Sims and Uhlig argue: although classical (frequentist) $p$-values are asymptotically equivalent to Bayesian posteriors, they should not be interpreted as probabilities. This is because the equivalence breaks down in non-stationary models.
The paper uses small sample sizes, with $T=100$ - This post examines how the results change with $T=10,000$, when the asymptotic behavior kicks in.

# The Setup

Consider a simpler AR(1) model: \begin{equation} y_t=\rho y_{t-1} + \epsilon_t \end{equation} To simplify things, suppose $\epsilon_t \sim N(0,1)$. Classical inference suggests that for $% $, the estimator is asymptotically normal and converges at rate $\sqrt{T}$: \begin{equation} \sqrt{T}(\hat{\rho}-\rho) \rightarrow^{L} N(0,(1-\rho^2)) \end{equation} For $\rho=1$, however, we get a totally different distribution, which converges at rate $T$, instead of rate $\sqrt{T}$: \begin{equation} T(\hat{\rho}-\rho)=T(\hat{\rho}-1)= \rightarrow^{L} \frac{(1/2)([W(1)]^2-1)}{\int_0^1 [W(r)]^2 dr} \end{equation} where $W(1)$ is a Brownian motion. Although it looks complicated, it is easier to visualize when you see $W(1)^2$ is actually a $\chi^2(1)$ variable. This is left skewed, as the probability that a $\chi^2(1)$ is less than one is 0.68 and large realizations of $[W(1)]^2$ in the numerator get down-weighted by a large denominator (it is the same Brownian motion in the numerator and denominator). In the paper, the authors choose 31 values of $\rho$ between 0.8 to 1.1 in increments of 0.01. For each $\rho$ they simulate 10,000 samples of the AR(1) model described above with $T=100$. Finally, they run an OLS regression of $y_t$ on $y_{t-1}$ to get the distributions for $\hat{\rho}$ (the OLS estimator of $\rho$). Below I show the distribution of $\hat{\rho}$ for selected values of $\rho$: Another way to think about the data is to look at the distribution of $\rho$ given observed values of $\hat{\rho}$. This is symmetric about 0.95: Their problem with using $p$-values as probabilities is that if we observe $\hat{\rho}=0.95$, we can reject the null of $\rho=0.9$, but we fail to reject the null of $\rho=1$ (think about the area in the tails after normalizing the distribution to integrate to 1), even though $\rho$ given $\hat{\rho}$ is roughly symmetric about 0.95: The problem is distortion by irrelevant information: Values of $\hat{\rho}$ much below 0.95 are more likely given $\rho=1$ than are values of $\hat{\rho}$ much above 0.95 given $\rho=0.9$. This is irrelevant as we have already observed $\hat{\rho}=0.95$, so we know it is not far above or below.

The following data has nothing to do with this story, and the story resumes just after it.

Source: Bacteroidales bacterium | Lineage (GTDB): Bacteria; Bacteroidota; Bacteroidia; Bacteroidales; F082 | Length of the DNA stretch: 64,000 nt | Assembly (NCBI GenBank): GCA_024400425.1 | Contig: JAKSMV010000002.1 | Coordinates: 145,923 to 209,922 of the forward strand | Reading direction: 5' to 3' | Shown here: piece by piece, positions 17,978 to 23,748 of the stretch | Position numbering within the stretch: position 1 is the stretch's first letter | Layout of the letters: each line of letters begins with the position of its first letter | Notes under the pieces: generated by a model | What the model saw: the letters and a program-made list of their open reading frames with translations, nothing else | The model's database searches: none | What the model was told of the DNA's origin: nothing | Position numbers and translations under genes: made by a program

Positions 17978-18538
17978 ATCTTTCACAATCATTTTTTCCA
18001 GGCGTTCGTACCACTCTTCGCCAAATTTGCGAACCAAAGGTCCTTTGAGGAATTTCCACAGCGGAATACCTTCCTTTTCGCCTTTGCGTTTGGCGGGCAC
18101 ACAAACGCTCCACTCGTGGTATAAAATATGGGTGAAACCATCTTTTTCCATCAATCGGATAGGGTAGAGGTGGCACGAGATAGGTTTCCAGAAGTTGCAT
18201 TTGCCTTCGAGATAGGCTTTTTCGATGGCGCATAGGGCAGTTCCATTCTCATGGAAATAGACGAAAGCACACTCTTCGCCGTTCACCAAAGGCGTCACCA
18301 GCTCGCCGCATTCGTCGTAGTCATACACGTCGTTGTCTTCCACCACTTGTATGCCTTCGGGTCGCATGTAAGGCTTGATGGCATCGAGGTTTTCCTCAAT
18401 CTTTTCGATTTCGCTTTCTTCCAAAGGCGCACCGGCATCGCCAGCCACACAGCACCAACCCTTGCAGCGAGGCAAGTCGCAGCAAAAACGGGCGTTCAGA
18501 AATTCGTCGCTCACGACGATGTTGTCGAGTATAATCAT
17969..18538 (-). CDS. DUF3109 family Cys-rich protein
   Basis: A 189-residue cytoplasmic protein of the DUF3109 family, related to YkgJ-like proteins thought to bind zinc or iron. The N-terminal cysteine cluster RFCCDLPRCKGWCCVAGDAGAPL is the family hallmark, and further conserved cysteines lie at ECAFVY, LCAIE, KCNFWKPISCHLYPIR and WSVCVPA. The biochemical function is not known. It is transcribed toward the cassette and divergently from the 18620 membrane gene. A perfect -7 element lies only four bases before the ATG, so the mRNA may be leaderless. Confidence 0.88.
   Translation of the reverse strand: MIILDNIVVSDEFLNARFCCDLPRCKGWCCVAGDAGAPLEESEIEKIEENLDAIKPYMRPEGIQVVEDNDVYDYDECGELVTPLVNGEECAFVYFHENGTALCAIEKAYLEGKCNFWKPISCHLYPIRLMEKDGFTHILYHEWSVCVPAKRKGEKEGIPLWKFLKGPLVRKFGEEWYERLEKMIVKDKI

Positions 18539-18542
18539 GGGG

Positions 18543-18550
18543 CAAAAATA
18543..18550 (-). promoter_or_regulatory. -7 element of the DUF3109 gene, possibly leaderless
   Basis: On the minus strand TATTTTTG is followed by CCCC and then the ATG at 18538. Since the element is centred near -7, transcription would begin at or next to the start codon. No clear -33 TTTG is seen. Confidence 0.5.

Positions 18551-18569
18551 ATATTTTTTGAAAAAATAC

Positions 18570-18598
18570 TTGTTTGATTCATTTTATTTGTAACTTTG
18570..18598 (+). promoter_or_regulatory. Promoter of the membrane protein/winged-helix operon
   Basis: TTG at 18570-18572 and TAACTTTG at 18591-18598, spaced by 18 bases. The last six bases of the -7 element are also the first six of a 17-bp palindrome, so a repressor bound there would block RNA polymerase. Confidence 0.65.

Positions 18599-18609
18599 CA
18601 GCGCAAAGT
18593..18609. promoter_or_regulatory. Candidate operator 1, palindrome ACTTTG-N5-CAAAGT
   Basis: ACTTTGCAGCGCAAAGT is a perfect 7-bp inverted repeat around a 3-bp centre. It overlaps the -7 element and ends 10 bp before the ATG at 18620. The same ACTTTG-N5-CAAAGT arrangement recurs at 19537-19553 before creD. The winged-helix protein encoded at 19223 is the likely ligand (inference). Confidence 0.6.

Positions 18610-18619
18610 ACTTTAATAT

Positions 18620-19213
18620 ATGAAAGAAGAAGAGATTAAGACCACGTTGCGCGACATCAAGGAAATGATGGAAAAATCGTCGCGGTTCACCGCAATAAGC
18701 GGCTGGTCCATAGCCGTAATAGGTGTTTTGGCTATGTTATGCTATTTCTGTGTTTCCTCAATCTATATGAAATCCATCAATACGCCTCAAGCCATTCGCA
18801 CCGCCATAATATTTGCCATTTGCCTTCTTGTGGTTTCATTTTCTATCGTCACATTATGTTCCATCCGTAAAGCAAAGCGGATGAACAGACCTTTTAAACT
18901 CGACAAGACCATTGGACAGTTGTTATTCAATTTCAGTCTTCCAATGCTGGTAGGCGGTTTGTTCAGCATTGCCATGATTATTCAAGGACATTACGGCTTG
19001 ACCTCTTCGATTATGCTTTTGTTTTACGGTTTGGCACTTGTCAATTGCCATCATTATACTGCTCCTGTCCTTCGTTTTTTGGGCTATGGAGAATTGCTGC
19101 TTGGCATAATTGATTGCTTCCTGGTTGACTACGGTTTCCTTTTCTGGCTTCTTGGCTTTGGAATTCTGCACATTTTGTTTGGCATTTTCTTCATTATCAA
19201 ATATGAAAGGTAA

The prior required to generate these results (i.e. the prior that would let us interpret $p$-values as posterior probabilities) is sample dependent. Usually, classical inference is asymptotically equivalent to Bayesian inference using a flat prior, but it is not the case here. The authors show that classical analysis is implicitly putting progressively more weight on values of $\rho$ above one as $\hat{\rho}$ gets closer to 1.

# Testing with Larger Samples

At first, I found the results counter-intuitive. The first figure above shows that the skewness arrives gradually in finite samples. This is strange, because the asymptotic properties of $\hat{\rho}$ are only non-normal for $\rho=1$. I figured this was the result of using small samples of $T=100$. Under a flat prior, the distribution of $\rho$ given the data and $\epsilon_t$ having variance of 1 is: \begin{equation} \rho \sim N(\hat{\rho}, (\sum\limits_{t=1}^T y_{t-1})^{-1}) \end{equation} This motivates my intuition for why the skewness arrives slowly: even for small samples, as $\rho$ gets close to 1, $\sum\limits_{t=1}^T y_{t-1}$ can be very large.

I repeat their analysis, except instead of $T=100$, I use $T=10,000$. As you can see, the asymptotic behavior kicks in and the skewness arrives only at $\rho=1$: I also found that for $T=10,000$ the distribution of $\rho$ conditional on $\hat{\rho}$, does not spread out more for smaller values of $\hat{\rho}$, that is a small sample result.

# Conclusion

The point of this paper is to show that the classical way of dealing with unit roots implicitly makes undesirable assumptions - you need a sample-dependent prior which puts more weight on high values of $\rho$. To a degree, the authors’ results are driven by the short length of the simulated series. The example where you reject $\rho=0.9$ but fail to reject $\rho=1$ wouldn’t happen in large samples, as the asymptotic kick in and faster rate of convergence for $\rho=1$ gives the distribution less spread.

For now, however, the authors’ criticism is still valid. With quarterly data from 1950-Present you get about 260 observations. Macroeconomics will have to survive until year 4,450 for there to be 10,000 observations, and that’s a long way off.